Note: Many of you, especially education wonks, will have heard all this before (except the solution video, below, may be new to you). For those outside of the educational system, these two videos succinctly yet positively summarize two foundational points. If you have kids in school right now, realize they are in the most difficult transition in educational history. As a parent, you'll want to take the extra effort to get your kids more 21st century education than 20th century education.
The current school system, from kindergarten through college, was designed and evolved for an industrial nation, and an industrial age. It was good at some things, and not so good at others during that age.
Now, it seems the 20th century education system is good for very little. The high school drop-out rates are unacceptably high, especially for boys. Business is complaining that new graduates aren't hirable because they don't have the skills required, even in our time of record-high unemployment. Teachers complain they are little more than babysitters, and the laws restricting the disciplinary actions and liability of teachers and school districts mean that the police are being called in to handle classroom discipline. (Two examples from the WTF file are here and here, -- and it keeps happening, adding this to the list on Sept 27, 2012.) Things are a bit of a mess.
It is a system out of its time. Just as public education came into being in the late 1800's in order to support the Industrial Age, so will the next educational system come into being to support the Information Age. There is no choice here; it will change, it is already happening. The only question is: how painful will the change be for you and yours? Will you or your child be more 20th century or more 21st century when their schooling is completed?
Sir Ken Robinson explains the link between 3 troubling trends: rising drop-out rates, schools' dwindling stake in the arts, and ADHD in this RSA Animated Talk.
(You can watch the full, non-animated version, 55mins, here.) You can't hear him speak the stats on redefining genius and divergent thinking in the animation; it was displayed on a slide in the original talk at 49:14. The stats are:
Ages 3-5: 98%
Ages 8-10: 32%
Ages 13-15: 10%
Ages 25 and older: 2% (sample of 200,000 adults as a control)
Kids need to be doing the kinds of activities and learning the kinds of skills that are foundational for an Information Age economy. Here's a terrific example.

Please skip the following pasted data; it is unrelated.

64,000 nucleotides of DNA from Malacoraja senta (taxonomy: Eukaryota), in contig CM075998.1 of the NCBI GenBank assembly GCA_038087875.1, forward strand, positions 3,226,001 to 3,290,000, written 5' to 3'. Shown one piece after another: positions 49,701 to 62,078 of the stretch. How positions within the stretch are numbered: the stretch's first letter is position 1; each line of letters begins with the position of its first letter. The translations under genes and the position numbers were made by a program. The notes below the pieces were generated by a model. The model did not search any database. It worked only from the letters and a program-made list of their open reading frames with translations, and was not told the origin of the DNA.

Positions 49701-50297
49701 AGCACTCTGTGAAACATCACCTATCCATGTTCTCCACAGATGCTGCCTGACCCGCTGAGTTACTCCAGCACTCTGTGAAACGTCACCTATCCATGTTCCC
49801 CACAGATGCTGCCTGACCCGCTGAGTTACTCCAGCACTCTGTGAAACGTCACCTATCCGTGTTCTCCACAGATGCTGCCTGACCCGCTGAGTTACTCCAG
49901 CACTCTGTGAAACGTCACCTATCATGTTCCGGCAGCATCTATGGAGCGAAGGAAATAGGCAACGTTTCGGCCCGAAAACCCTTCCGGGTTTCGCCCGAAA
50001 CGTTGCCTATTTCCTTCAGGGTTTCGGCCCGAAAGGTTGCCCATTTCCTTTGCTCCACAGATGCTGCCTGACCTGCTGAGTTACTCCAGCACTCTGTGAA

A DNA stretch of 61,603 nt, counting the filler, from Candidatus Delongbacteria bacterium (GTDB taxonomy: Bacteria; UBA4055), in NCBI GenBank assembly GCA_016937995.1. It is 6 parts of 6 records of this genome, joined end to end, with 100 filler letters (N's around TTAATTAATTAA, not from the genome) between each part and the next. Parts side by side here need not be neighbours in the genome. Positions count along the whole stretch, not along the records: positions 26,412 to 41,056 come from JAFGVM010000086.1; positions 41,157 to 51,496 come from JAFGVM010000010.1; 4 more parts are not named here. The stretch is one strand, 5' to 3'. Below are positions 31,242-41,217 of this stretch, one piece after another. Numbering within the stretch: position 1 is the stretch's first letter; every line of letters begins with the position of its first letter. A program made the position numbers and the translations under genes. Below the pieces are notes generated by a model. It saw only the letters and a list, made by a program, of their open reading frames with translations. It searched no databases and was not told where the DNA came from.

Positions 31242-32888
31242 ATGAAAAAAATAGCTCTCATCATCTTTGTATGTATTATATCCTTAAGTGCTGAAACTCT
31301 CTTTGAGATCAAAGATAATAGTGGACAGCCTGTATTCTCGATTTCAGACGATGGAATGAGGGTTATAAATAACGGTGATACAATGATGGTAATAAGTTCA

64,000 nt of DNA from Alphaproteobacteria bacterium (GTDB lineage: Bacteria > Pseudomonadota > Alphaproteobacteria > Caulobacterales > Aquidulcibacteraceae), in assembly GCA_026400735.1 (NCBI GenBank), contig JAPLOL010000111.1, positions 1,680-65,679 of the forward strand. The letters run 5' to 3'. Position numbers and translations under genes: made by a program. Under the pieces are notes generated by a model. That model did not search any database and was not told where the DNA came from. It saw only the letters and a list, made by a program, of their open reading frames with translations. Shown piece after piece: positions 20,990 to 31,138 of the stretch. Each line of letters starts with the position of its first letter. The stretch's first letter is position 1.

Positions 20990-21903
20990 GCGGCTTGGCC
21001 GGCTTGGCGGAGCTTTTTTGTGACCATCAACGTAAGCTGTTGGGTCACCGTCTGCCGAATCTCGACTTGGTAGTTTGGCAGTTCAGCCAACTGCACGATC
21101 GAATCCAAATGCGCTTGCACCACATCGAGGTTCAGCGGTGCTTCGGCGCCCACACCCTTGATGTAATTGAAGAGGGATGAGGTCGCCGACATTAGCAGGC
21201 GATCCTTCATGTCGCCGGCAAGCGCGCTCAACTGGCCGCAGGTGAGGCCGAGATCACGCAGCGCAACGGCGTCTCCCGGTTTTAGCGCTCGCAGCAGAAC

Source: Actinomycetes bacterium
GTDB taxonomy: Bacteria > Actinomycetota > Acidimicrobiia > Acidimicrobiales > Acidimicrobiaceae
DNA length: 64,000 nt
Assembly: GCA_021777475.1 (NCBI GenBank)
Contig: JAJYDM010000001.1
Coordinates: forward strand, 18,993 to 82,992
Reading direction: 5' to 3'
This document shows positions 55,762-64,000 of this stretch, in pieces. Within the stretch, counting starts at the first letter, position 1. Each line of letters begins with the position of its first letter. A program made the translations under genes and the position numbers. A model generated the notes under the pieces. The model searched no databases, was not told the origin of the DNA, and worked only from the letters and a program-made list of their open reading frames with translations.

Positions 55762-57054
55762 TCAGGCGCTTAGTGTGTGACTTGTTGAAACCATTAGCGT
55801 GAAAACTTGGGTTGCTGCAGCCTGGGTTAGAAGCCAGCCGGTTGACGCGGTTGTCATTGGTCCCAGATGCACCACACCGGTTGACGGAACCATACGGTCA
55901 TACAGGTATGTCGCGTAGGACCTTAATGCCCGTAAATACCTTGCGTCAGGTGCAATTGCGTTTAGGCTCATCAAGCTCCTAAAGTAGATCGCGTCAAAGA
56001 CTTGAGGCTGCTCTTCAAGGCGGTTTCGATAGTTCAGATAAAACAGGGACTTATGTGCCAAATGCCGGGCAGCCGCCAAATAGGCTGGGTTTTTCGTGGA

This year, David Preston's high school students engaged online thought leaders and used open source principles and tools to create:
a microfinance operation
a venture incubator
an online art dealership
a P2P digital consulting practice
a game lab
an international digital research partnership
an alumni/friends community designed to evolve into a massively multiplayer open source learning environment that translates knowledge capital directly to the marketplace
Several students documented the experience in the following work-in-progress video, "We Are Superman."
David Preston holds a Ph.D. in Education Policy from the UCLA Graduate School of Education & Information Science. He has taught at universities and graduate institutes and consulted on matters of learning and organizational development for 20 years. For the past seven years David has also taught English for students of all ability levels in grades 9-12 at America’s fourth largest high school (in Los Angeles) and at a comprehensive high school on California’s central coast. More on David and his work at http://www.prestonlearning.com.
When it comes to computer code and databases, simple combinations can make huge impact.
The new TED-Ed is an example. Take any YouTube video, frame it with teaching text about "Thinking Deeper", add a simple short quiz and a set of resources and text to "Dig Deeper", and you have an instant learning lesson suitable for anything you might be teaching (or learning!) for students of any age.
MIT launches online, automated courses with certificates this spring with 6.002x Circuits and Electronics! Employing an open-source extensible LMS platform, simulated labs, and interaction with students and professors, the MITx program has me excited!
Rock on, MIT! Education for everyone means a better world.
Luis von Ahn presents a brilliant real-life example of how the internet can be used in new ways to solve multiple problems simultaneously using massively distributed online collaboration and provide value to all participants while doing so.
This is mind-blowing from a business perspective, and world-opening from a world education, learning and language perspective. Watch, enjoy, be amazed!